The IL Disassembler will reveal all the statements for each method in line-by-line format. The RVA column typically allows the runtime to calculate the starting memory address of the MSIL, defining the method that contains the trial check, the bytes for each statement, and their position relative to the RVA. The disassembled or decompiled file, however, produces a large amount of raw IL code but our main concern is to find TrialExpireCheck() method corresponding code, as follows:

[cpp]
.method private hidebysig instance void TrialExpiredCheck() cil managed

{
// Method begins at RVA 0x2134
.maxstack 2
.locals init ([0] bool CS\$4\$0000)

.line 16,16 : 9,10 ”
IL_0000: /* 00 */ nop
.line 17,17 : 13,32 ”
IL_0001: /* 02 */ ldarg.0
IL_0002: /* 7B (04)000004 */ ldfld bool Fahrenheit.Conversion::isTrialExpired
IL_0007: /* 16 */ ldc.i4.0
IL_0008: /* FE01 */ ceq
IL_000a: /* 0A */ stloc.0
IL_000b: /* 06 */ ldloc.0
IL_000c: /* 2D 18 */ brtrue.s IL_0026

IL_000e: /* 00 */ nop
.line 19,20 : 17,81 ”
IL_000f: /* 72 | (70)000041 */ ldstr "Trial Duration has expired!”
IL_0014: /* 72 | (70)0000EA*/ ldstr "!!!!Alert Message!!!!"
IL_0019: /* 28 | (0A)000020*/ call valuetype [System.Windows.Forms]System.Windows.Forms.DialogResult [System.Windows.Forms]System.Windows.Forms.MessageBox::Show(string,string)

IL_001e: /* 26 */ pop
.line 21,21 : 17,36 ”
IL_001f: /* 28 | (0A)000021*/ call void [System.Windows.Forms]System.Windows.Forms.Application::Exit()
IL_0024: /* 00 */ nop
.line 22,22 : 13,14 ”
IL_0025: /* 00 */ nop
.line 23,23 : 9,10 ”
IL_0026: /* 2A */ ret
} // end of method Conversion::TrialExpiredCheck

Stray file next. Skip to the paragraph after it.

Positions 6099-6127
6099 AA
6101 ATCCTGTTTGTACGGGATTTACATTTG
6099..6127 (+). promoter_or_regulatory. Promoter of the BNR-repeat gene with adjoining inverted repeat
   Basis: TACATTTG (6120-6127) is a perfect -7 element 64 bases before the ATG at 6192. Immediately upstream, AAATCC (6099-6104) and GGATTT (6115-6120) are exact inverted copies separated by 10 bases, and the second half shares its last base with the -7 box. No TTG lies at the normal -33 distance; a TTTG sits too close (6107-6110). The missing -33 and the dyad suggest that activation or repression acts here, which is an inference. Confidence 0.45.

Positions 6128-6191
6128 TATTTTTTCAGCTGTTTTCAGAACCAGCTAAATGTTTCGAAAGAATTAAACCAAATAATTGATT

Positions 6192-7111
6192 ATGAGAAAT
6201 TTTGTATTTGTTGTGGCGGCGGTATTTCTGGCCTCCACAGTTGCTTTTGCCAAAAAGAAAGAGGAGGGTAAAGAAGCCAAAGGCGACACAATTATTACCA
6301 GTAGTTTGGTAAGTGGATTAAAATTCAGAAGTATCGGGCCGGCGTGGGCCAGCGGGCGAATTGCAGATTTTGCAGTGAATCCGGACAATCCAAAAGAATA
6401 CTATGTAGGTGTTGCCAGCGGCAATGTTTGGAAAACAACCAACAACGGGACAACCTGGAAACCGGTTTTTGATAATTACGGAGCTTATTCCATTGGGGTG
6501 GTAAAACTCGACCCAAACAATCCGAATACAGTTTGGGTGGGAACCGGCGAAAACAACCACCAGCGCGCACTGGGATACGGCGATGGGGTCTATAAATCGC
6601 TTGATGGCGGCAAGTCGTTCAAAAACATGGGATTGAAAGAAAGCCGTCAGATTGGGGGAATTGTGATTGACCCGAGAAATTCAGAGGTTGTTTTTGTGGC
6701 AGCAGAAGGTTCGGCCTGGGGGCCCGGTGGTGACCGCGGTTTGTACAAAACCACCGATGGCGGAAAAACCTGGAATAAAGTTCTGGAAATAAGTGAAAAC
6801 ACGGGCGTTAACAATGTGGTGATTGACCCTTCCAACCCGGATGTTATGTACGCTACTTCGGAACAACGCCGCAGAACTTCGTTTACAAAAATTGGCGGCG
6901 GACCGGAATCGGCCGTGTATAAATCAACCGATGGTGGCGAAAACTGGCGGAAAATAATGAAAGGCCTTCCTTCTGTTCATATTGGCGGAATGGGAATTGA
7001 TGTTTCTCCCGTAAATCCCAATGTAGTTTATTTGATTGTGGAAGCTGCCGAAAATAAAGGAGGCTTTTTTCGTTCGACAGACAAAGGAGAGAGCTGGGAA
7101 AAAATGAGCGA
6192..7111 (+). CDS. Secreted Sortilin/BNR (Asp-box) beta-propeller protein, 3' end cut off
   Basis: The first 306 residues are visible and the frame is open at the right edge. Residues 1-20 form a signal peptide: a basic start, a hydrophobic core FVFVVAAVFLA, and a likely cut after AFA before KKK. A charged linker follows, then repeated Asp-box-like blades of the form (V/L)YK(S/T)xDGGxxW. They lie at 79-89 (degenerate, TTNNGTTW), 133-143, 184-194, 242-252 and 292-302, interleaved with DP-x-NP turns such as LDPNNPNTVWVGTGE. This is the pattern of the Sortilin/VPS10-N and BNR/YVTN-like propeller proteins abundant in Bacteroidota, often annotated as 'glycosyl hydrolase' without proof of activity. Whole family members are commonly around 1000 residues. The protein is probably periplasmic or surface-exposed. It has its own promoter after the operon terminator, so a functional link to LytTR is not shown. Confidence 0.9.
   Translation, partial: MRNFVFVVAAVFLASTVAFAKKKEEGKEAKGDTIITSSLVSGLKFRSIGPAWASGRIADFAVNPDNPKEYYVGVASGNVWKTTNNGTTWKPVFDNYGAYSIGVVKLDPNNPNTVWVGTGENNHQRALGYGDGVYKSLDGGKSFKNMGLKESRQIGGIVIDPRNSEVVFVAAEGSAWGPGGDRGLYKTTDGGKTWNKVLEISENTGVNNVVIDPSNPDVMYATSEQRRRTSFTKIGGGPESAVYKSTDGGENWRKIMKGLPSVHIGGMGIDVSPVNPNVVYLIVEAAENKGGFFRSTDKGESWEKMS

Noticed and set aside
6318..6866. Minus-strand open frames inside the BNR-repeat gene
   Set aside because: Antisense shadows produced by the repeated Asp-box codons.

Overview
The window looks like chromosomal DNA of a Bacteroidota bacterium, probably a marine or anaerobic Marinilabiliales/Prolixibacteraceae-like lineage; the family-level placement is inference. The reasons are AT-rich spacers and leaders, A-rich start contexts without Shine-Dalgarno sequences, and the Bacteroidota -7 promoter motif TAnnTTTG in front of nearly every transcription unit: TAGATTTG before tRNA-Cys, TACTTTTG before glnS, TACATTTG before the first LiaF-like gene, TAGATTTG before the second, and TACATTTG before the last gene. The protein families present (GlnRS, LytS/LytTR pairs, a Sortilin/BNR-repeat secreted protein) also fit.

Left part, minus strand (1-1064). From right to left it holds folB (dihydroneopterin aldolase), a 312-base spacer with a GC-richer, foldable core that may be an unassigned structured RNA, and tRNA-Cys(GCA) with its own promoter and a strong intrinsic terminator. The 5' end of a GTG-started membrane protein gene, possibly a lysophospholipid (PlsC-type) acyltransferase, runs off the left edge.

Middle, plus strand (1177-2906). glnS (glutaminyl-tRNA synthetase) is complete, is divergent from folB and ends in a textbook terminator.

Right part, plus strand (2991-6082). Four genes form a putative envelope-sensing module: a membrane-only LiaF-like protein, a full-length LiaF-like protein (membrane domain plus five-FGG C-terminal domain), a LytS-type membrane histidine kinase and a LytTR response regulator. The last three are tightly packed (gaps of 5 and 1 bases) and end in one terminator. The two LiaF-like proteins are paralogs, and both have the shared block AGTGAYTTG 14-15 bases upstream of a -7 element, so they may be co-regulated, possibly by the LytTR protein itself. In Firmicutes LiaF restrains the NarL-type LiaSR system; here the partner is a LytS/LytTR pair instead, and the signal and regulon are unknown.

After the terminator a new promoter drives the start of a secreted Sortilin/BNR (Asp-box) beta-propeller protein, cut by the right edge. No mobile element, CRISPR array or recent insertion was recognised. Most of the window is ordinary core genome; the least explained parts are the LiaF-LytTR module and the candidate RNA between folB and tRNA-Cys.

[/cpp]

CFF Explorer

Although there are a couple of hex editing or binary editing tools available, such as Ollydbg and IDApro, they don’t support .NET binary code editing; they can only perform C/C++/VC++ PE file modification. The CFF Explorer, however, was designed for PE editing with full support for the .NET binary file, but without losing sight of the portable executable internal structure. This wonderful tool encapsulates bundles of tools that might help reverse-engineering. The CFF Explorer includes the following features:

• Hex editor
• Quick disassembler (x86, x64, MSIL)
• Full support for PE32/64
• PE utilities, PE rebuilder process viewer
• Drivers viewer
• Windows viewer
• PE and memory dumper
• View and modification of .NET internal structures
• Resource editor
• Support in the resource editor for .NET resources
• PE integrity checks
• Dependency walker
• Deep scan method
• Report generation
• Signatures updater
• Signatures retriever

Binary Code Patching

Now it is time for action. Open CFF Explorer (this is a free utility that can be downloaded from www.ntcore.com). Open the target .NET executable file (Fahrenheit.exe) and it will decompile it and then load all of the associated binary code.

As you can see in the following image, CFF Explorer reveals almost every detail about this executable file, such as its name, file type, development environment, file size, PE size, and hashing format. We can perform bundles of operations using CFF Explorer, including resource modification, hex editing, disassembling, address conversion, and finally rebuilding or rewriting the file.

Our main interest is “Address Converter,” which is located in the middle left panel. Just open it and you will find the executable file in the form of binary code. One of the sophisticated and complex tasks is to directly manipulate or modify the binary instruction because we don’t have any information about which instruction is responsible for which binary hex value.